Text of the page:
* A new UK constitutional law – backed by an historic document equivalent to a bill of rights – to set out the purpose of the UK as pooling and sharing resources for the defence, security and well-being of the citizens of all four nations, including a commitment to alleviate unemployment and poverty. Position at February 2016: Not even on the horizon

* A constitutional guarantee of the permanence of the Scottish Parliament, backed up by a constitutional lock that prevents it being overruled or undermined. Position at February 2016: The Scottish Secretary, Tory minister David Mundell and his unelected Deputy Lord Dunlop (he of the Thatcher Poll Tax fiasco) retain the right of veto over the Scottish parliament.

* A new division of powers between Scotland and Westminster that gives Holyrood more powers in employment, health, transport and economic regeneration. Position at February 2016: Little of note included in the Scotland Bill still under discussion but Mundell rejected out of hand any proposals brought forward by the Scottish government. Hardly inspiring.

* A new tax sharing agreement that balances the commitment of the UK to pool and share its resources with the need for accountability to the electors in all the places where money is spent. Position at February 2016: Well the on-going recently extended disccussion between the UK Treasury and John Sweeney gives lie to this.

* New power-sharing partnerships to address shared problems on poverty, unemployment, housing need and the environment which, Mr Brown argues, cannot be addressed unless the Scottish and UK governments work together. Position at February 2016: No partnerships in place. All business and all correspondence between the Scottish government and the Civil Service in Scotland ( who still report to Sir Jeremy Heywood at Downing Street) is to be routed through the offices of Mundell and Dunlop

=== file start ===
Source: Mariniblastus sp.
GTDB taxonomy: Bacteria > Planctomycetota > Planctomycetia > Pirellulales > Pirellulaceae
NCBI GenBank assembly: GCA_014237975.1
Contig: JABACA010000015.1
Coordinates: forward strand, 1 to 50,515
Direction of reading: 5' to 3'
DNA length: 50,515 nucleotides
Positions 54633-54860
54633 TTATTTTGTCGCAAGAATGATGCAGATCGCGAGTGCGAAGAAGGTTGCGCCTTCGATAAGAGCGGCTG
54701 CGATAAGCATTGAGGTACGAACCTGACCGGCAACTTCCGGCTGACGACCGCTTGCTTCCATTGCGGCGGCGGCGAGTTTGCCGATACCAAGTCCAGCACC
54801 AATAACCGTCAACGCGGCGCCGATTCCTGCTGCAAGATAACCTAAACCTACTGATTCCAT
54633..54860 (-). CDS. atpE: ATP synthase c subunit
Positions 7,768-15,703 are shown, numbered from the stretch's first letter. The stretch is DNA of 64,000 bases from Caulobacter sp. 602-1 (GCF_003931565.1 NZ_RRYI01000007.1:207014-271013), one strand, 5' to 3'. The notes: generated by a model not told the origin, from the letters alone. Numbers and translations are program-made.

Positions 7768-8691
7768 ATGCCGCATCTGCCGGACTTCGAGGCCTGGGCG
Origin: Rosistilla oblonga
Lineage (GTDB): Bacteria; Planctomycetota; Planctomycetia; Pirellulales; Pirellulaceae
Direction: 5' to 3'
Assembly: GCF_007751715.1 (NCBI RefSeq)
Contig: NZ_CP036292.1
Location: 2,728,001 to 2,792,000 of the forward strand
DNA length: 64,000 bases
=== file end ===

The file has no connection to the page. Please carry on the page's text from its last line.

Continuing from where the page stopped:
* A “radical” transfer of powers downwards from Westminster and Edinburgh to local communities. Position at February 2016: Mundell pushes this agenda whilst retaining very strict and all powerful control of Scottish affairs retained without reason or explanation, including dealing directly with local councils undermining the authority of the Scottish parliament.





Unwelcome Interventions by Gordon Brown and the “Institute for Public Policy Research” (IPPR)

In Glasgow, in March 2014, to an invited audience of Labour Party supporters Brown said: “I want to move us from the old highly-centralised, uniform Britain dominated by out-of-date ideas of an undivided Westminster sovereignty to a new diverse power-sharing, risk-sharing, resource-sharing UK which is best defined not as an old union but as a modern, constitutional partnership of nations.”